Still referring to FIG. 4, the BHA also preferably contains sensors and devices in addition to the above-described sensors. Such devices include a device for measuring the formation resistivity near and/or in front of the drill bit, a gamma ray device for measuring the formation gamma ray intensity and devices for determining the inclination and azimuth of the drill string. The formation resistivity measuring device 164 is preferably coupled above the lower kick-off subassembly 162 that provides signals, from which resistivity of the formation near the drill bit 150 is determined. A multiple propagation resistivity device (“MPR”) having one or more pairs of transmitting antennae 166 a and 166 b spaced from one or more pairs of receiving antennae 168 a and 168 b is used. Magnetic dipoles are employed which operate in the medium frequency and lower high frequency spectrum. In operation, the transmitted electromagnetic waves are perturbed as they propagate through the formation surrounding the resistivity device 164. The receiving antennae 168 a and 168 b detect the perturbed waves. Formation resistivity is derived from the phase and amplitude of the detected signals. The detected signals are processed by a downhole circuit or processor that is preferably placed in a housing 170 above the mud motor 155 and transmitted to the surface control unit 140 using a suitable telemetry system 172. In addition to or instead of the propagation resistivity device, a suitable induction logging device may be used to measure formation resistivity.

The inclinometer 174 and gamma ray device 176 are suitably placed along the resistivity measuring device 164 for respectively determining the inclination of the portion of the drill string near the drill bit 150 and the formation gamma ray intensity. Any suitable inclinometer and gamma ray device, however, may be utilized for the purposes of this invention. In addition, an azimuth device (not shown), such as a magnetometer or a gyroscopic device, may be utilized to determine the drill string azimuth. Such devices are known in the art and are, thus, not described in detail herein. In the above-described configuration, the mud motor 155 transfers power to the drill bit 150 via one or more hollow shafts that run through the resistivity measuring device 164. The hollow shaft enables the drilling fluid to pass from the mud motor 155 to the drill bit 150. In an alternate embodiment of the drill string 120, the mud motor 155 may be coupled below resistivity measuring device 164 or at any other suitable place.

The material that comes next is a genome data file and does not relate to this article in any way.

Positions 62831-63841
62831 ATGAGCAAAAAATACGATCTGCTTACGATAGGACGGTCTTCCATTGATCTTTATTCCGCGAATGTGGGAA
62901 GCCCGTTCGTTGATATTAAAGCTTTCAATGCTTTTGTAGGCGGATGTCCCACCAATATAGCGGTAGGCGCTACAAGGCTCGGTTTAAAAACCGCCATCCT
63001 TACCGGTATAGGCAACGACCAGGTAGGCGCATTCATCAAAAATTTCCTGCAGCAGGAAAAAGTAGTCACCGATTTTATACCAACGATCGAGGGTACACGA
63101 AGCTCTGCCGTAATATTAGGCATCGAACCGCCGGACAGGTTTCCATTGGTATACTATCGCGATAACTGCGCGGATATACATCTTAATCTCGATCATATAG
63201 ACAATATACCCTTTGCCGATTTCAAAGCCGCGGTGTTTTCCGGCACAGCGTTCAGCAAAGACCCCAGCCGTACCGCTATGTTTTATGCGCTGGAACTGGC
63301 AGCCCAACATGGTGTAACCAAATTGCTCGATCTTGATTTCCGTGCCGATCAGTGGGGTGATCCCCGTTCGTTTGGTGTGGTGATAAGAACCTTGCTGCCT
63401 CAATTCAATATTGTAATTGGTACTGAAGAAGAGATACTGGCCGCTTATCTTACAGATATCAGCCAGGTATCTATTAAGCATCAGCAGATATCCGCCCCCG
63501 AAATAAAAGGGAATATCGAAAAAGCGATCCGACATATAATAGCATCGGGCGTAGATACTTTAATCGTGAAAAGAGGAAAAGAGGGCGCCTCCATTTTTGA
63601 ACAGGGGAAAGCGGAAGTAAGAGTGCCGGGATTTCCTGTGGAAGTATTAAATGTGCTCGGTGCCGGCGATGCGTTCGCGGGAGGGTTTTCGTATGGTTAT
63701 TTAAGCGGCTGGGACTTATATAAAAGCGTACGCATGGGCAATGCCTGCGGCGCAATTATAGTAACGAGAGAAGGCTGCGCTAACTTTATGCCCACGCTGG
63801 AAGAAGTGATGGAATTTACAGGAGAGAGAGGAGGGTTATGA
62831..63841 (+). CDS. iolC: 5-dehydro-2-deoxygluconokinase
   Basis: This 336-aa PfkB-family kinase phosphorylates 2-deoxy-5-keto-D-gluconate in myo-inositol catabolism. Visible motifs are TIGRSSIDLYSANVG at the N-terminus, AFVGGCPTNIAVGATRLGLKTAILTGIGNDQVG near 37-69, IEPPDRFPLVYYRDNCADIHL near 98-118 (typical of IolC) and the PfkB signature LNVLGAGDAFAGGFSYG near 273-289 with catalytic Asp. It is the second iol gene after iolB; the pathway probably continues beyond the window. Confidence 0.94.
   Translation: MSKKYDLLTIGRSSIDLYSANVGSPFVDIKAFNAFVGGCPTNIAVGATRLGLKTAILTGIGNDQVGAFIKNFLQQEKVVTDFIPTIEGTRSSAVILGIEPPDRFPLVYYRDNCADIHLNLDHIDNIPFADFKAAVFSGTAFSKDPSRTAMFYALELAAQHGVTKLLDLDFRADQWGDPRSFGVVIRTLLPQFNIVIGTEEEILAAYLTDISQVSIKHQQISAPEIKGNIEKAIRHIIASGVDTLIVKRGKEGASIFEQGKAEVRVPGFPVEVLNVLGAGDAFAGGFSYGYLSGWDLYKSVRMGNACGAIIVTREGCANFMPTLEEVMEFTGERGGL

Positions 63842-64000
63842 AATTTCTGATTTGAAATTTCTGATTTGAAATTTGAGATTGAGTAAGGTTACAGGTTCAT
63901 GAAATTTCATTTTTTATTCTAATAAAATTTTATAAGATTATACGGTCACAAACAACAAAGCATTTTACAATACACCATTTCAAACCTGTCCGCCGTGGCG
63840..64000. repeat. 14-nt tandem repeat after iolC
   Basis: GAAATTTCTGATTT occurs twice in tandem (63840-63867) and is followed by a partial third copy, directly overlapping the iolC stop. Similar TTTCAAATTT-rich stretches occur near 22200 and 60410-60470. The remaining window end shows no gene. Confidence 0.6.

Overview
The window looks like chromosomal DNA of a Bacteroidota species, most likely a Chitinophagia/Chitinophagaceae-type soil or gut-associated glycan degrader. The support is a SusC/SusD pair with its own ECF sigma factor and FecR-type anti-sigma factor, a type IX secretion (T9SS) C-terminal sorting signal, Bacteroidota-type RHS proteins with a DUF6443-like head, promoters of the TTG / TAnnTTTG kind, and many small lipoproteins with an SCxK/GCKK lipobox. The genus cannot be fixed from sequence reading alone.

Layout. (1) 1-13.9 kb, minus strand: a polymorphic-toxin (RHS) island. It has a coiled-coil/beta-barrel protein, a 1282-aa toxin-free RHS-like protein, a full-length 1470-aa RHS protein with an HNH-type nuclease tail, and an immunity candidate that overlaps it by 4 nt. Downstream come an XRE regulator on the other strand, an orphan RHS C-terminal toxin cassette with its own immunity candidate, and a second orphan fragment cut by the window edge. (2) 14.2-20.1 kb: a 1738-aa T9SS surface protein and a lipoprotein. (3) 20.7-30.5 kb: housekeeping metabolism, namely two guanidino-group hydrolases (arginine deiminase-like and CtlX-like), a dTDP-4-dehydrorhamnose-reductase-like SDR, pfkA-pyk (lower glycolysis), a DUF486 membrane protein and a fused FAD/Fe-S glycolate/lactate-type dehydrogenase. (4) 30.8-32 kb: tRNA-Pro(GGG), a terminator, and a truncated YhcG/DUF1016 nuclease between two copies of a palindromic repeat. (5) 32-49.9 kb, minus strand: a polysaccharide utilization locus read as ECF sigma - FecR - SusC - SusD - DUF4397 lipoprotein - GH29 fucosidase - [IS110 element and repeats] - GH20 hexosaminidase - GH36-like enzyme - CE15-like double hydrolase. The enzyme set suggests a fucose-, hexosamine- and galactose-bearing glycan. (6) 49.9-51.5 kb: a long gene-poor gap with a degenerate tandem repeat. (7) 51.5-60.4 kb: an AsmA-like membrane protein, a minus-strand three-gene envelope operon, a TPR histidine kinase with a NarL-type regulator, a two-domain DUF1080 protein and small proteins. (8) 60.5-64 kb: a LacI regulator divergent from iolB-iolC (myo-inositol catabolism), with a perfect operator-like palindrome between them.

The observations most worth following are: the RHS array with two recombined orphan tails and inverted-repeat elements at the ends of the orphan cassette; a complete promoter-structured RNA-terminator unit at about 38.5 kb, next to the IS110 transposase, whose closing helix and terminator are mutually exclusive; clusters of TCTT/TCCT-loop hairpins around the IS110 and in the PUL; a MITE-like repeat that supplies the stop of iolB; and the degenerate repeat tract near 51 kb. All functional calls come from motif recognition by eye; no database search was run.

The drill string contains a modular sensor assembly, a motor assembly and kick-off subs. In one embodiment, the sensor assembly includes a resistivity device, gamma ray device and inclinometer, all of which are in a common housing between the drill bit and the mud motor. The downhole assembly of the present invention preferably includes a MWD section 168 which contains a nuclear formation porosity measuring device, a nuclear density device, an acoustic sensor system placed, and a formation testing system above the mud motor 164 in the housing 178 for providing information useful for evaluating and testing subsurface formations along borehole 126. A downhole processor may be used for processing the data.